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Nepal - Place

Kathmandu is the country’s capital and largest city. A somewhat chaotic city, but full of life. It is situated in a bowl surrounded by mountains at an altitude of about 1400m. It combines areas stuffed with buildings with others with single-family houses. Some large avenues always full of traffic and a network of streets and alleys that follow an uncertain pattern. Some tidier areas and others rather neglected. Outside the “Ring Road”, which is like a belt around Kathmandu and Patan, the city continues in a mix of low-rise houses mixed with orchards and fields that have yet to surrender to the onslaught of the city.


Kathmandu’s highlights are not difficult to visit and getting around is relatively easy by taxi.


Thamel is Kathmandu’s tourist district and the place where everyone goes sooner or later. It is full of restaurants, accommodation, cafes and shops of all kinds. It is a small neighbourhood, great to hang around with no direction, and in fact, they have banned the transit of vehicles (not the tourist ones) so it is now quieter. It is a neighbourhood where it is essential to stroll around and explore its countless interesting corners that you will find at every turn.

If you are looking for a quiet and curious place, you can go to the “Garden of Dreams”. It is a small neoclassical garden (entrance fee) near the border of Thamel on Tridevi Marg, where you can lie on the lawn or have a drink or meal in one of the two restaurants.


Bouddhanath or Bouddha, as it is also known and gives its name to the neighbourhood, is the big iconographic stupa of the city that you have seen in many pictures. It is located inside a large round-shape square full of life, with devotees praying and surrounding it clockwise, tourists, dogs, pigeons… There are some restaurants and cafes with terraces on the upper floors with good views over the square and the stupa, which can also be seen from the Guru Lhakhang temple. But Bouddha is much more than its stupa, it is the neighbourhood that hosts a large part of the Tibetan refugees in Kathmandu, and its alleys are always full of people up and down, shops and Buddhist monasteries and temples that can be visited freely.


From Bouddha to Pashupatinath you can walk for about 40 minutes through narrow streets where you won’t find too many tourists. It is quite interesting, as a part of this non-tourist Kathmandu. There are different possible itineraries, but you will finally reach the river, where there are some temples and ghats, which you will cross to get to Pashupatinath. There is an entrance, a bit like the back door, where there are some temples that have been somewhat neglected.

(Of course, it is possible to do the route the other way round).


Pashupatinath is the most sacred and important Hindu temple in Nepal, with the main temple where non-Hindus are not allowed to enter, and it is the most frequent place to celebrate the funerals in its “ghats”, the crematoriums of the deceased, located on the sacred and polluted Baghmati River.

If you come from Bouddha and enter through the old temples beside the river, some steps up will take you to a hill full of temples of all kinds, where some sadhus and astrologers offer their services. From there, you just keep going down to the main area of Pashupatinath, where the ghats and main temples are located (you can also do it in the opposite direction).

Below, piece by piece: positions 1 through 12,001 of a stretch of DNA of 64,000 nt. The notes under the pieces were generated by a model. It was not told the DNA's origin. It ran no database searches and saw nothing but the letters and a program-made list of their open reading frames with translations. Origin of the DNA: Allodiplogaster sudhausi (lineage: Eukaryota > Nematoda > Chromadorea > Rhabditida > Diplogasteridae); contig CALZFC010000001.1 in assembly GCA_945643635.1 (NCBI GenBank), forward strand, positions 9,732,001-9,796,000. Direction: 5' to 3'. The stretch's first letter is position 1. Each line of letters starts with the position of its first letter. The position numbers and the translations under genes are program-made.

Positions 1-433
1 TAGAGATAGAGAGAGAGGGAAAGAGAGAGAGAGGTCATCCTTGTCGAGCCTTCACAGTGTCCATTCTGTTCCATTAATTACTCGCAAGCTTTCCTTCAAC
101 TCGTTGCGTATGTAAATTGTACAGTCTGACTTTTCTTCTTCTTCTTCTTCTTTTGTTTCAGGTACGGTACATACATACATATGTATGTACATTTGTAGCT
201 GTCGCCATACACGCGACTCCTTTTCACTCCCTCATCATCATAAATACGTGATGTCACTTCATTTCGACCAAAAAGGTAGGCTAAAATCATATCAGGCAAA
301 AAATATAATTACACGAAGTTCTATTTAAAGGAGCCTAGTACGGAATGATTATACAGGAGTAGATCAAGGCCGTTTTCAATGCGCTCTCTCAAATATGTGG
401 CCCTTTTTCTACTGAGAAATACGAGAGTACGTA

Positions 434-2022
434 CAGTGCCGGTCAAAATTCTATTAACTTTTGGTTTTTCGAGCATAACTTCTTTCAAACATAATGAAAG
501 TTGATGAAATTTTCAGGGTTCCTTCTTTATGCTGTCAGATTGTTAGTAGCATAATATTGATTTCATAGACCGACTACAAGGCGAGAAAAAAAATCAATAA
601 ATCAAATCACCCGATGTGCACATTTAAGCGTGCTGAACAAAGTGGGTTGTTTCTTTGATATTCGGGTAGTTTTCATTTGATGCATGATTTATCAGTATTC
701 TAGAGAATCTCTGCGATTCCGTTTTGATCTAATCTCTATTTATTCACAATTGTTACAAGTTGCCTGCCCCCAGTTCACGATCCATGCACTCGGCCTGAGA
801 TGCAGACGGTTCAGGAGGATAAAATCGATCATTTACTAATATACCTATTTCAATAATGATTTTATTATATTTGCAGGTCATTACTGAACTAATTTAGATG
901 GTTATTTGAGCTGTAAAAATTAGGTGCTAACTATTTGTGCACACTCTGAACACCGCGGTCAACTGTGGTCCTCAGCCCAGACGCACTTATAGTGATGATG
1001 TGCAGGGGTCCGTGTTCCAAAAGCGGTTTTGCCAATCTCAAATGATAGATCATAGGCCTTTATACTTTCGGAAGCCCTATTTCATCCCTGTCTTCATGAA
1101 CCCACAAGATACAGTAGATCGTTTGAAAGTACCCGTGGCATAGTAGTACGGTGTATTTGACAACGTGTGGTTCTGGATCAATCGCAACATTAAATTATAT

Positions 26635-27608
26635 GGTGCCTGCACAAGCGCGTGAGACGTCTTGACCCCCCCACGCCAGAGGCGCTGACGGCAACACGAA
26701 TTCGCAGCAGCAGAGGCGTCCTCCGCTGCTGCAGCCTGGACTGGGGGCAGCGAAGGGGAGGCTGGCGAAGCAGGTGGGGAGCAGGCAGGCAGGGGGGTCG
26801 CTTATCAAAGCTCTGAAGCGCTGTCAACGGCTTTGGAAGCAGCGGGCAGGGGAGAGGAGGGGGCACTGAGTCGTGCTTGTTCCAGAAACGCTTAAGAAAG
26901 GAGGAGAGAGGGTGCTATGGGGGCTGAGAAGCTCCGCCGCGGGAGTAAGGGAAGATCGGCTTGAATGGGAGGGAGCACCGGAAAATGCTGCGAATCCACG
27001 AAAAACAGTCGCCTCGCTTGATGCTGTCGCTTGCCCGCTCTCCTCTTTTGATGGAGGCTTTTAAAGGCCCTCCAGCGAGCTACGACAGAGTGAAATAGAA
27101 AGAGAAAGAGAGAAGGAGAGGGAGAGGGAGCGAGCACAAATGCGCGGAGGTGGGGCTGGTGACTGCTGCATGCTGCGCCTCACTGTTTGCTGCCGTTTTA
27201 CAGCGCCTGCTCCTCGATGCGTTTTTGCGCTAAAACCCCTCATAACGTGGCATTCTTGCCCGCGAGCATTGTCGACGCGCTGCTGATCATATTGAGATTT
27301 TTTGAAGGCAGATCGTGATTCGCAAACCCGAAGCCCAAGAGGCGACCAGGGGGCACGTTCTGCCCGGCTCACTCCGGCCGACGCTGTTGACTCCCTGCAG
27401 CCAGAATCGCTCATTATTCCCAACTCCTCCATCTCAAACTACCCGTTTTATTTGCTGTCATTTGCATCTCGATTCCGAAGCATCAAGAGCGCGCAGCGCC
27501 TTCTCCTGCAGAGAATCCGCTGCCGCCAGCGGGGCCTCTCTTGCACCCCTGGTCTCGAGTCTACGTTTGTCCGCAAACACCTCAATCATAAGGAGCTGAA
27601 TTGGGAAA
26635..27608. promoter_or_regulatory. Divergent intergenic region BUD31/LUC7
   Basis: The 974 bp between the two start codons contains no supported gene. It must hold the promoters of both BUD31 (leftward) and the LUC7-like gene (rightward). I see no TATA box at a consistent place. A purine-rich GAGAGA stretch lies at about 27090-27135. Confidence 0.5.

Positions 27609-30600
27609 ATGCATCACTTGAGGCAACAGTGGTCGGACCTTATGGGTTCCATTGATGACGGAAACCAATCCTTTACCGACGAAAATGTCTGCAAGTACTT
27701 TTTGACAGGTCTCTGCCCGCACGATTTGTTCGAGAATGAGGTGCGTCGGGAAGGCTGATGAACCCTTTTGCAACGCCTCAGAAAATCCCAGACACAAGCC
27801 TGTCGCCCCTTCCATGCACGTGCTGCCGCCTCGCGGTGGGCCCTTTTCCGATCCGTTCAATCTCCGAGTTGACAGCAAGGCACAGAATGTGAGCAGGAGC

Keep in mind that this is a sacred space, where funerals are being held, so be discreet and respectful, keeping your distance. In the afternoon most of the large groups of tourists already left. Outside there are quite a few little shops selling offerings, flowers, and other cult-related products.


Swayambhunath, perched on a hill, is a cluster of Hindu and Buddhist temples and has the city’s second great stupa at its centre. It is also known as the monkey temple, for obvious reasons. It offers interesting views over the city, especially at night or in the morning, and is also much more than its stupa. The whole compound has interesting nooks and crannies, and just its eastern access up the steep stairs from Swayambhu Marg is worth the effort. The area extends into Amideva Park on the western side, just off the Ring Road where the bus parking area is located and where there are three giant Buddha figures. There are some eating establishments, as well as on Swayambhu Marg.

It is a 45-minute walk from Thamel through the more “real” Kathmandu and across the river.


Kathmandu’s Durbar Square is not just a square, it is a small neighbourhood south of Thamel. It brings together what used to be the palaces and administrative compounds of the kingdom, mixed with tenement houses, offices, shops and restaurants. As a small neighbourhood, it has different entrances with ticket counters. With very diverse buildings, one of which is home to Nepal’s best-known Kumari Devi. The Kumari is a living goddess incarnated as a girl from the age of four until she enters puberty. Although there are other Kumaris in the valley of Nepal, the one in Kathmandu’s Durbar Square is the most important, as in the past the kings received her blessing and nowadays the president of the republic does. They only appear in public about six times a year, or the few times when they appear somewhat bored through a window.


These are the highlights of Kathmandu, but of course, there are many other interesting places. From Kathmandu, it is also easy to visit both Patan and Bhaktapur, although we recommend always spending the night there. The areas of Bungamati and Kirtipur, Nagarkot, Dhulikhel and Namo Buddha, etc. are also worth visiting, but you will better get a car. And of course, we also recommend doing a short trekking route nearby.